I’ve always liked Halloween. The candy, the costumes, the pageantry of it all… what more could a kid want?! But, like many things, it’s taken on new meaning since I’ve become a parent. The childlike glee and silliness associated with the day is contagious… and I find myself trying to “up” my game each year because it’s just so darn fun! But if I don’t plan ahead, I know I’m in serious trouble because I definitely do not want to be stressed out on the big day. So I try to tackle one Halloween task each week leading up to the 31st, then it doesn’t seem like much work at all.
The first item to check off my list is decorating the house. The kids can’t wait to start this project; as soon as October comes, they are begging me to do it. So, this week, we had a blast decorating our house (for under $20!).
Here are some of my favourite, inexpensive decorating items:
- Caution tape – I buy this at my local dollar store and two packages go a long way. I love the ones that have cheeky sayings like, “Come in for a bite!” (in a spooky font), instead of the usual “Caution” or “Danger”.
- Spiders and ghosts to hang on the porch, or from light fixtures in the house. The dollar store has these in spades, and they make a big impact for very little money.
- Window clings – they’re cheap, kids can put them up with little-to-no help (oh, the sense of independence and accomplishment!) and they can be reused each year… what’s not to love?
The next item on my to-do list is to come up with classroom treats. We all know there will be an abundance of candy on the big day, so I want to send something that will be a bit different, but still a lot of fun, for the kids.
Here are some ideas:
- Crisp rice treats cut out in Halloween shapes are inexpensive, but every kid I know loves them. Buy Halloween-themed candy and tubes of black and orange icing at your local bulk food store, then get your child(ren) to decorate them. Tip: some brands of crisp rice cereal also make a gluten-free version, so it’s easy to make this recipe allergy-friendly.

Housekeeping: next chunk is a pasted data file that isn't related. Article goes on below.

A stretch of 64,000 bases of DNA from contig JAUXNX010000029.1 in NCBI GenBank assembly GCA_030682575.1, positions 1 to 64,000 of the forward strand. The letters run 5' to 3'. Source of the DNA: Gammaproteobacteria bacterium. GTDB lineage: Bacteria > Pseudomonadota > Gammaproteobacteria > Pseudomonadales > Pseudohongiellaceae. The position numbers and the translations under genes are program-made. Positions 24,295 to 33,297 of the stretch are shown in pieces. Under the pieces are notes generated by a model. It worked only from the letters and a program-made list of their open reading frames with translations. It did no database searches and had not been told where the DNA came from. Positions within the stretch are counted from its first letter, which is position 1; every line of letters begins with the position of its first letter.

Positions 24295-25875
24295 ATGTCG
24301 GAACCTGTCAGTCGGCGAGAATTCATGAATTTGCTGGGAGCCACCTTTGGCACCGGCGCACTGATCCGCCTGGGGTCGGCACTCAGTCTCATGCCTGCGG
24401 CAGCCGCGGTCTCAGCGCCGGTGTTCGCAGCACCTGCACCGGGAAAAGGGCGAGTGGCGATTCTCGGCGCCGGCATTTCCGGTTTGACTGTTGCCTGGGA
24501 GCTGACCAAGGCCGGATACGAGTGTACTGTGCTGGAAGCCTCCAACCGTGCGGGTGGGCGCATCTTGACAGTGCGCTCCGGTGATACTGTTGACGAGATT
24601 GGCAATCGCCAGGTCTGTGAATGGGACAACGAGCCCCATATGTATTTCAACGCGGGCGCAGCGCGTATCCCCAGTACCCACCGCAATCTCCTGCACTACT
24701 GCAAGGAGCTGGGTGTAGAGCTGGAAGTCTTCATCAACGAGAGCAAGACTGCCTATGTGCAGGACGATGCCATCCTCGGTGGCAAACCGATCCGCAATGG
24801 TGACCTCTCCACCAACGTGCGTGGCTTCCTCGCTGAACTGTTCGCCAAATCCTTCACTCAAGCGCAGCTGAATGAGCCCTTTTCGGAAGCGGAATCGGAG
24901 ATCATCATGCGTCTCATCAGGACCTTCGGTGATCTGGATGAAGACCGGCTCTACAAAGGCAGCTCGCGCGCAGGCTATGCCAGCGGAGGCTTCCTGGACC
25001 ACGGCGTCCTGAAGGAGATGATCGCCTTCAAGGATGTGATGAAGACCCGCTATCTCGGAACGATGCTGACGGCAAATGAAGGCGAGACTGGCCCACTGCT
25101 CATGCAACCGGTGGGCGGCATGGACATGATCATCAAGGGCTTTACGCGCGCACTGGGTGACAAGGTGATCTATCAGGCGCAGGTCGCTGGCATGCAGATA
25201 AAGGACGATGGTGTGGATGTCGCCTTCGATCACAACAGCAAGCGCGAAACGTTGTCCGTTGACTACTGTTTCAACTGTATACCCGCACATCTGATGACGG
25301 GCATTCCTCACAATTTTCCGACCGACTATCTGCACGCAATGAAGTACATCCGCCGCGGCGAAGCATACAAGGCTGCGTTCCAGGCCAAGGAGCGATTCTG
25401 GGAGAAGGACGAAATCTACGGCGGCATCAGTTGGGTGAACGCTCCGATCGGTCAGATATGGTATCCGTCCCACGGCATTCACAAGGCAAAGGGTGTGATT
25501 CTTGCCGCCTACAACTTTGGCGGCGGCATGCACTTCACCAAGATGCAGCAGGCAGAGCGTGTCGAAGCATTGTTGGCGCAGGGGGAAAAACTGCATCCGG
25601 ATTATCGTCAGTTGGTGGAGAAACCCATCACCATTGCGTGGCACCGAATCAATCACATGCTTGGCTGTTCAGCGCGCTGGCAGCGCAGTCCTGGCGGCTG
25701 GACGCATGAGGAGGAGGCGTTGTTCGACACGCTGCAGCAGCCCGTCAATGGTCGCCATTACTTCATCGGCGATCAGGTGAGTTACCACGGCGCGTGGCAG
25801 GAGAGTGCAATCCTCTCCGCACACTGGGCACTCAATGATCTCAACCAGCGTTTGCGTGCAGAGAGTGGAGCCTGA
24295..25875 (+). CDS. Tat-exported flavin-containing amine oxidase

- Loot bags filled with inexpensive dollar store finds that kids will actually use, like Halloween-themed erasers, pencils and stickers. Tip: buy a few packs of stickers and cut them up so that there are a variety of designs in each loot bag.
- If you’re the adventurous type, and can sew, you could make these adorable bat masks for the class. Tip: plan ahead and make a few each week leading up to Halloween.
Last on my list… the costumes. For me, planning starts this week. I’ll make a list of my kids’ top 3 picks and, depending on their choices, I’ll either have to dust off my sewing machine or start scouring the local thrift stores. And, of course, I’ll search online for resources, like Pinterest, for inspiration. No matter what your child wants to dress up as, I can guarantee there’s a board dedicated to it. (OK, don’t hold me to that one… but I am pretty sure you can find almost anything on there!)
Here are a few of my favourite Pinterest DIY kids’ costumes:
- Despicable Me minion
- Lego building block
- Raining cats & dogs
- Fried egg
- Flower fairy
- Rocket man
- Flower pot
No costume is complete without a fab bag to collect sweet treats! If you can sew (or know someone who does), you’ve got to check out this tutorial to make the cutest Halloween bag I’ve ever seen.
If you’d like more kids’ costume ideas, check out my Holiday DIY pin board.